Go-ahead to the development activities for UK-French future combat air system sensor requirements
For the next two years Finmeccanica – Selex ES and Thales will work together at the European programme for a future combat aircraft therefore creating an important partnership in defense elctronics that will pave the way towards the development of European capacity to operate remotely-piloted combat aircraft effectively in highly critical environments.
France and United Kingdom launched the feasibility phase of the FCAS (Future Combat Air System) programme to carry out the system definition of an Anglo-French remotely-piloted combat aircraft.). Following the completion of the study at the end of 2016, work could then commence on a UCAS (Unmenned Air Combat System) demonstration development programme. The total value of the feasibility phase contract led by BAE Systems and Dassault is €150M. The contract has been assigned by Laurent Collet-Billon, head of the French defence procurement agency (DGA), and Bernard Gray, Chief of Defence Materiel at the UK Ministry of Defence.
As part of the feasibility phase, Finmeccanica – Selex ES and Thales have been awarded contracts to lead, specify and define the FCAS’s multifunction sensor suite and communications sub-systems. During this two year contract, the two European leaders will collaborate in a 50/50 work share. In addition, the companies will also define the sensor suite and communication roadmaps and identify the costs associated with producing an operational FCAS. The cooperation also includes joint technology maturation activities to inform the design activities. The two companies will involve other sectors of UK and French industry as appropriate.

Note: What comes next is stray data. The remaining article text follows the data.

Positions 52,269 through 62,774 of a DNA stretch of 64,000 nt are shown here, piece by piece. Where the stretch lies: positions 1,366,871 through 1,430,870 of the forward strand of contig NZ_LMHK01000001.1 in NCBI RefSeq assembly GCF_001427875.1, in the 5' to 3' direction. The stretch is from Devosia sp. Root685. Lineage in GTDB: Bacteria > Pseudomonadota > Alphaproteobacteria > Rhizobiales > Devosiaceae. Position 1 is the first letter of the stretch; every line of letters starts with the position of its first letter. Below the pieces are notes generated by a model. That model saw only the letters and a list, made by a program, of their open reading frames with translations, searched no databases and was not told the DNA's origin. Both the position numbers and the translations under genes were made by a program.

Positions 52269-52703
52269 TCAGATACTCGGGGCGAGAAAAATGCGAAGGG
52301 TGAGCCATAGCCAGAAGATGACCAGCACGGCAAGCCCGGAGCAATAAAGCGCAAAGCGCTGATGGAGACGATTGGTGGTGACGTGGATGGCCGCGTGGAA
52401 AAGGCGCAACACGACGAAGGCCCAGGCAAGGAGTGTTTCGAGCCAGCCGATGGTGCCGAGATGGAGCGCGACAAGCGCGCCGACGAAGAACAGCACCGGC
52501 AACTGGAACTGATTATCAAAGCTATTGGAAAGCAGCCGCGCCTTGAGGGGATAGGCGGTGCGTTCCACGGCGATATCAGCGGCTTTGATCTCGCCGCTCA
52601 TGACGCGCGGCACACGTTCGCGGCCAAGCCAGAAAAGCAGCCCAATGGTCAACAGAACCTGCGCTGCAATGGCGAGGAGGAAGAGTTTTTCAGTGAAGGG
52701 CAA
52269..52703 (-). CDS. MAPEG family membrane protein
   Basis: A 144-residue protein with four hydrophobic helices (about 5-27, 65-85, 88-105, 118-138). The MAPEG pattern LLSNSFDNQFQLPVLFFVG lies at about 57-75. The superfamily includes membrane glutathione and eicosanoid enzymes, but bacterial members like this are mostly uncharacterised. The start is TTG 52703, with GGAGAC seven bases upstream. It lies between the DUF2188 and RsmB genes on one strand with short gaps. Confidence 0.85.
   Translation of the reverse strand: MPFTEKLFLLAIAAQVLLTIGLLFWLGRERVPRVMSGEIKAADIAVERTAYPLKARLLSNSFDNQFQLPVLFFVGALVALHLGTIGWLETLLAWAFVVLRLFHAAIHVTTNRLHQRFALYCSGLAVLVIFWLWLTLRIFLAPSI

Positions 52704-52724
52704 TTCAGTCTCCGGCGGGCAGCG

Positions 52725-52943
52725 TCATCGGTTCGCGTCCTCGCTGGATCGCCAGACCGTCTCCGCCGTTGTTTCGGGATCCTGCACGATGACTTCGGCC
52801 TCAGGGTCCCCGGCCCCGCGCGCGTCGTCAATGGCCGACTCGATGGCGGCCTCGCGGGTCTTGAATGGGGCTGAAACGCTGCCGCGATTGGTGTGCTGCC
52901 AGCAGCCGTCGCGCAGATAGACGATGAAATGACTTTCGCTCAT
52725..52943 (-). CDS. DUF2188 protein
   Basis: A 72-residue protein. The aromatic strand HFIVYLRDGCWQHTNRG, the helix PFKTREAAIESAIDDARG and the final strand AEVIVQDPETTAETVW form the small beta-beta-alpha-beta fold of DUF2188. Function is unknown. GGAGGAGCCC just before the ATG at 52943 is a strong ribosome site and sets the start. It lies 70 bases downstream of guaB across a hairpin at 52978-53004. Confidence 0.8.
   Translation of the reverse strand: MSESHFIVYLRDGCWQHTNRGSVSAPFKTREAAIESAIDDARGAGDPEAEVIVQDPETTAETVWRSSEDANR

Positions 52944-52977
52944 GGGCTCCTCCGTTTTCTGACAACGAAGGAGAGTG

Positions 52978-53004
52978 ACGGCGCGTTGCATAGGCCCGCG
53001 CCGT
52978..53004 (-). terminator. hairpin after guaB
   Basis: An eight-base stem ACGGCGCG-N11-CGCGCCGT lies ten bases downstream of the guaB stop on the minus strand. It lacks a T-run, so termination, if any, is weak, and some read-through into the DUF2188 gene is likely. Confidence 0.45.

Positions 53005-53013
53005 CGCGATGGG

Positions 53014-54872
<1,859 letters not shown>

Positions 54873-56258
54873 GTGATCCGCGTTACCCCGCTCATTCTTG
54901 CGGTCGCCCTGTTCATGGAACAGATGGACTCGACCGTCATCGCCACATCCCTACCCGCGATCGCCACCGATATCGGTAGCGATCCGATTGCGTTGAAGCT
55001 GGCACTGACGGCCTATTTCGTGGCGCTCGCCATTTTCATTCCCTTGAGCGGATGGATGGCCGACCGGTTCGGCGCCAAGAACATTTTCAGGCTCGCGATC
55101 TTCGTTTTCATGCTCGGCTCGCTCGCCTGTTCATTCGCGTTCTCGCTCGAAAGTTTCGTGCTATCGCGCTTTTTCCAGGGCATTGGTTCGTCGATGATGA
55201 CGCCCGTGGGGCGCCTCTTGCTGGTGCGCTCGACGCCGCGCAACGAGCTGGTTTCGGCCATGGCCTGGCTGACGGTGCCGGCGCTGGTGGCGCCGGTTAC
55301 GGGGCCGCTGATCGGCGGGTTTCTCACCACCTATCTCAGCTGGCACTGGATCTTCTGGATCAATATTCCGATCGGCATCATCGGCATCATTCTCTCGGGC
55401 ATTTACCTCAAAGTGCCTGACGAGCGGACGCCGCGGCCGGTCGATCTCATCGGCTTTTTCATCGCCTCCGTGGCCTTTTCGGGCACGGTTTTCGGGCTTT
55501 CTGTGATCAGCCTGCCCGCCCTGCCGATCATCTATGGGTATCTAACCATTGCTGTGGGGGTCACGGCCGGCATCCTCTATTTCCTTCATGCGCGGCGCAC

In the airborne sensors domain, Finmeccanica – Selex ES and Thales are partners of choice of Ministries of Defence in the UK and France as well as of BAE Systems and Dassault Aviation. By providing innovative sensor solutions, the companies sustain and develop sovereign technologies and a critical skills base in the UK and in France that will be of benefit to both manned and unmanned new generation combat platforms.